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Laurence Rees is Creative Director of History Programmes for BBC Television and a former editor of the Emmy-winning Timewatch, BBC TV's history documentary series. He has written five previous books, including The Nazis: a Warning from History, War of the Century about the Hitler/Stalin war and Horror in the East, an examination of the war against Japan. The Nazis, War of the Century and Horror in the East were also successful television documentary series - all written and produced by Laurence Rees. This body of work has won him a host of awards, including an International Documentary Association Award and a British Academy Award.From The Washington Post:
Most of us would rather not think about Auschwitz, but that is how the next Auschwitz will happen. Laurence Rees's compact, devastating new history of the infamous death factory distills a crucial lesson -- perhaps the crucial lesson -- of the 20th century: that the human capacity for mass murder is grotesquely widespread and must be faced squarely if we hope to resist it.
The systematized, industrialized, conveyor-belt murder of six million Jews and other despised minorities is hard to fathom. I recently visited a community center in Florida where two enormous jars, each as tall as a basketball player and as fat as a sumo wrestler, were being filled with pennies in hopes of collecting six million.
But as Rees unfolds the singular atrocity of Auschwitz-Birkenau, where one million died, the recurring theme is just how easily it happened. From the monstrous planners to the demoralized bystanders, Europe was full of people willing to countenance the genocide. The ideals of Western civilization were like tissue paper across the tracks of human hatred.
Auschwitz devolved smoothly from a slave-labor camp to a death camp as Hitler's war in the East bogged down. In village after village, city after city, people watched wordlessly, even jeered triumphantly, as their neighbors were herded toward the transports -- not just the Germans of Berlin and Munich and Leipzig, but Poles in Warsaw, Frenchmen in Paris, Hungarians in Budapest, Slovakians in Bratislava, even, in a few cases, British authorities in the Channel Islands.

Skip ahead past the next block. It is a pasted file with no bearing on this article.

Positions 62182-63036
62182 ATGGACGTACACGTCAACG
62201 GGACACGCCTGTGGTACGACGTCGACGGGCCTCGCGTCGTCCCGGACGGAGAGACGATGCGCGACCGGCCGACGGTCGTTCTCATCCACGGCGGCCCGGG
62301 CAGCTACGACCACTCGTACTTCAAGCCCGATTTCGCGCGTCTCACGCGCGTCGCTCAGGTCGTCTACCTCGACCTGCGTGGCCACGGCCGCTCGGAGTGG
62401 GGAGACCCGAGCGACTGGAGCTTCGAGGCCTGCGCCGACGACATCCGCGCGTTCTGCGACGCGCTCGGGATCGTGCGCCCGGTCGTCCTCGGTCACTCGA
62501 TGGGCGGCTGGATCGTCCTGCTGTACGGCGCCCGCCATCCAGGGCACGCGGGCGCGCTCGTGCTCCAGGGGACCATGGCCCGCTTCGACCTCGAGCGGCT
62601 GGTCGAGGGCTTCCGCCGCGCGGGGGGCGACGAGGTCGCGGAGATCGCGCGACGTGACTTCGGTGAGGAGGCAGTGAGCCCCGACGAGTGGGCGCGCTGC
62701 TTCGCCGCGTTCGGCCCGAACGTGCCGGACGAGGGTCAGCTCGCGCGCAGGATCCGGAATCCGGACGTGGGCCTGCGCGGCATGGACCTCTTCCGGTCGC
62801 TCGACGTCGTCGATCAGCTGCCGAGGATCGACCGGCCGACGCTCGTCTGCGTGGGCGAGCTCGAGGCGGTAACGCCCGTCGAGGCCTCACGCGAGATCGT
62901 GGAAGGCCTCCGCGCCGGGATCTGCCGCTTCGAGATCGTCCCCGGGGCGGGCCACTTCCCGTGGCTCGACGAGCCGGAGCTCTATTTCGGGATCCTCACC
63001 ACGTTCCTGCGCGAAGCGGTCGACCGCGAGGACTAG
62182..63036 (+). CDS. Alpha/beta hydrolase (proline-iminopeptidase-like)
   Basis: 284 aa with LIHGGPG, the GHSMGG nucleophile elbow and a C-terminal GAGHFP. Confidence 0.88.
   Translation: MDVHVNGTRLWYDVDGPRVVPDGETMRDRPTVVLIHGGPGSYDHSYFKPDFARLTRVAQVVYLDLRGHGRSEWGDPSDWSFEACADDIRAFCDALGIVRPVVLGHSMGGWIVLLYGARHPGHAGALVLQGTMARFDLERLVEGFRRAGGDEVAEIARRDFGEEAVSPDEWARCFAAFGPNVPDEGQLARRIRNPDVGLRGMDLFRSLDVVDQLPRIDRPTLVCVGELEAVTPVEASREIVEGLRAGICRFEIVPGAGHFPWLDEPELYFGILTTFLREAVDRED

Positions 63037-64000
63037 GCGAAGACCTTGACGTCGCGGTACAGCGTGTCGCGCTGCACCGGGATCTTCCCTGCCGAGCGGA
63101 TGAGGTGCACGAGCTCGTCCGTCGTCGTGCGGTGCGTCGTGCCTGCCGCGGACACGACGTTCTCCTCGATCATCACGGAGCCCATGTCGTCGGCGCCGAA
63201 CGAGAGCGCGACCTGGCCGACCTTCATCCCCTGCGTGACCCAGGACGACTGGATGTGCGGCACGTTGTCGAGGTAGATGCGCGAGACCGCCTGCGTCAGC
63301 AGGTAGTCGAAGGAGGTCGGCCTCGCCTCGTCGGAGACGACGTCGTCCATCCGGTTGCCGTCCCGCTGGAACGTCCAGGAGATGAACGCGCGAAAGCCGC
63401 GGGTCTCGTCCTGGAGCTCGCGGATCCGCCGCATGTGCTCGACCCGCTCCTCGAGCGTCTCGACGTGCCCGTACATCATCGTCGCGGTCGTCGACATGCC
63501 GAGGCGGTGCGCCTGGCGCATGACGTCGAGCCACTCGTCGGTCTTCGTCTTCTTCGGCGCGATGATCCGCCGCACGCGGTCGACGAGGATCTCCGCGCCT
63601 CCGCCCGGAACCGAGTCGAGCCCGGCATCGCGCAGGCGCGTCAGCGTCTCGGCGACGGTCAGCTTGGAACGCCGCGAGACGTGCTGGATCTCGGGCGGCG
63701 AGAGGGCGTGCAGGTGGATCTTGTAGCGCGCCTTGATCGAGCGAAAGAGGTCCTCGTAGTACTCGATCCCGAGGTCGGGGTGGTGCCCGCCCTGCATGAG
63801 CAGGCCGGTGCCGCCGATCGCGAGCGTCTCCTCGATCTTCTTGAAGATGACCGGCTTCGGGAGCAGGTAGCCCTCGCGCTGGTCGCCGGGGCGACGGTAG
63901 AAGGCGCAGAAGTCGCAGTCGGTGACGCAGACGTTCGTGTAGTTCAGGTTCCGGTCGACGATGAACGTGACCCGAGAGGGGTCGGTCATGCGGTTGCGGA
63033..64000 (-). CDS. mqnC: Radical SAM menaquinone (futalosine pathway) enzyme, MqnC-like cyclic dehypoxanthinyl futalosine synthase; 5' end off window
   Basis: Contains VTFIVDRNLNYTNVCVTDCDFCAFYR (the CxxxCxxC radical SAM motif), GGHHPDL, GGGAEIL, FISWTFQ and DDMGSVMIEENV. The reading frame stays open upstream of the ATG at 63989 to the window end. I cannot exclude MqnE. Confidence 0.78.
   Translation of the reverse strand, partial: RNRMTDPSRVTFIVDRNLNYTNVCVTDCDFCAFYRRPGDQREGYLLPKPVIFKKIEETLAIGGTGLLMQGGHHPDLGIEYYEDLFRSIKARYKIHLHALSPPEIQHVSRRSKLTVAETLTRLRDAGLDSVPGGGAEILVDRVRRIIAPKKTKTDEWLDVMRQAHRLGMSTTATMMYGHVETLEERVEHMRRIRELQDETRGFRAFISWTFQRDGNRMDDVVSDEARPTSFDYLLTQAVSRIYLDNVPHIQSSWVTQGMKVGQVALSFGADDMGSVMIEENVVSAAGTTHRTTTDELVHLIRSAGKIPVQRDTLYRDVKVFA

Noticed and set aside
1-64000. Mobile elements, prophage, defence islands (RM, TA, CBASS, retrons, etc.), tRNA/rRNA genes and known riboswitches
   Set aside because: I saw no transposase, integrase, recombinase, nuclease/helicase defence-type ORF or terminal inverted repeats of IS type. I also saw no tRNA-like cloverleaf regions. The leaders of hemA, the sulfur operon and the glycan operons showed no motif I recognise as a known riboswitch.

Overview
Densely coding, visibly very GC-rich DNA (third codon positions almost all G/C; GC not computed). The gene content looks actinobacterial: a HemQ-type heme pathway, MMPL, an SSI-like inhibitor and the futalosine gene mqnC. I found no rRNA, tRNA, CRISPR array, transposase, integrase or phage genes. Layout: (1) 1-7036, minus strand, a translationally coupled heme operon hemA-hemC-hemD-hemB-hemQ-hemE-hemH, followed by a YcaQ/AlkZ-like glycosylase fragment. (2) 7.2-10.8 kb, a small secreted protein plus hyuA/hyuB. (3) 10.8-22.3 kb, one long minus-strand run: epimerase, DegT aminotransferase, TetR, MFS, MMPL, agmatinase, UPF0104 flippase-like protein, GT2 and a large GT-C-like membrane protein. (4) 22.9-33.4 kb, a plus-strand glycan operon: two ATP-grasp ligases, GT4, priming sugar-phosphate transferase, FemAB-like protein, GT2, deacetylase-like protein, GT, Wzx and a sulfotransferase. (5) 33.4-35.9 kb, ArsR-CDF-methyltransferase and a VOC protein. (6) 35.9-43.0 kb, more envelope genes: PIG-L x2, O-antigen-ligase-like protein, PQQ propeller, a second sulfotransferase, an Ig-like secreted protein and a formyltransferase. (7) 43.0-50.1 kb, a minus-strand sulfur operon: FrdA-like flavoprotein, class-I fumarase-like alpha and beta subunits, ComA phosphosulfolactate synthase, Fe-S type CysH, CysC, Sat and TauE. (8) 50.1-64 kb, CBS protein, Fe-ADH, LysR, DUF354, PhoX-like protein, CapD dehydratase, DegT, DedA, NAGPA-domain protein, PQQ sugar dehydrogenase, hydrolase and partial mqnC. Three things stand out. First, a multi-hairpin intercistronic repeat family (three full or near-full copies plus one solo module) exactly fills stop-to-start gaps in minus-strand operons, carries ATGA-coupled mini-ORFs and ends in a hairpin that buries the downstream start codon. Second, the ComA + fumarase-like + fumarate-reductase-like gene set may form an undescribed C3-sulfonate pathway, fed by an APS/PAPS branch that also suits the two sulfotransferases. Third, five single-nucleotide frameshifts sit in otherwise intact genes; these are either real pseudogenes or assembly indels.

Some of the perpetrators were monsters, like the camp's commandant, Rudolph Höss, and the master of the human roundups, Adolf Eichmann. Some were ordinary people who could have saved a life or two but just . . . didn't. Most fell in between: They did not plan the genocide, but it did not seem to bother them much. Take the stupidly cruel French police who, without much prodding from the Nazis, organized a large shipment of Jewish women and children: Far from being moved by the suffering they supervised, they heedlessly compounded it, herding the mothers onto transports many days before the children were to be shipped. As Rees recounts in spare, heartbreaking prose, the French authorities made no provision for the orphaned children, leaving them to wander -- terrified and barely fed -- around the French holding camp until trains finally came for them.
But the killers were not without tender feelings. Rees notes that it upset them very much when the people they were preparing for slaughter began screaming or struggling or fainting. It wore them out when they tried shooting their victims one by one beside mass graves. That is why they built efficient gas chambers, with soundproof walls and nearby crematoria. And it is why they took elaborate steps to mask what they were doing.
So we find workers at Auschwitz, on Oct. 7, 1944, coaxing the shivering, hungry children from Barrack 8 in the Birkenau annex with a promise of warm winter clothes. Alice Lok Cahana, 15, hoped to scrounge a few garments for her sickly sister, Edith. The children were led to a brick building in a corner of the compound and told to strip off their rags.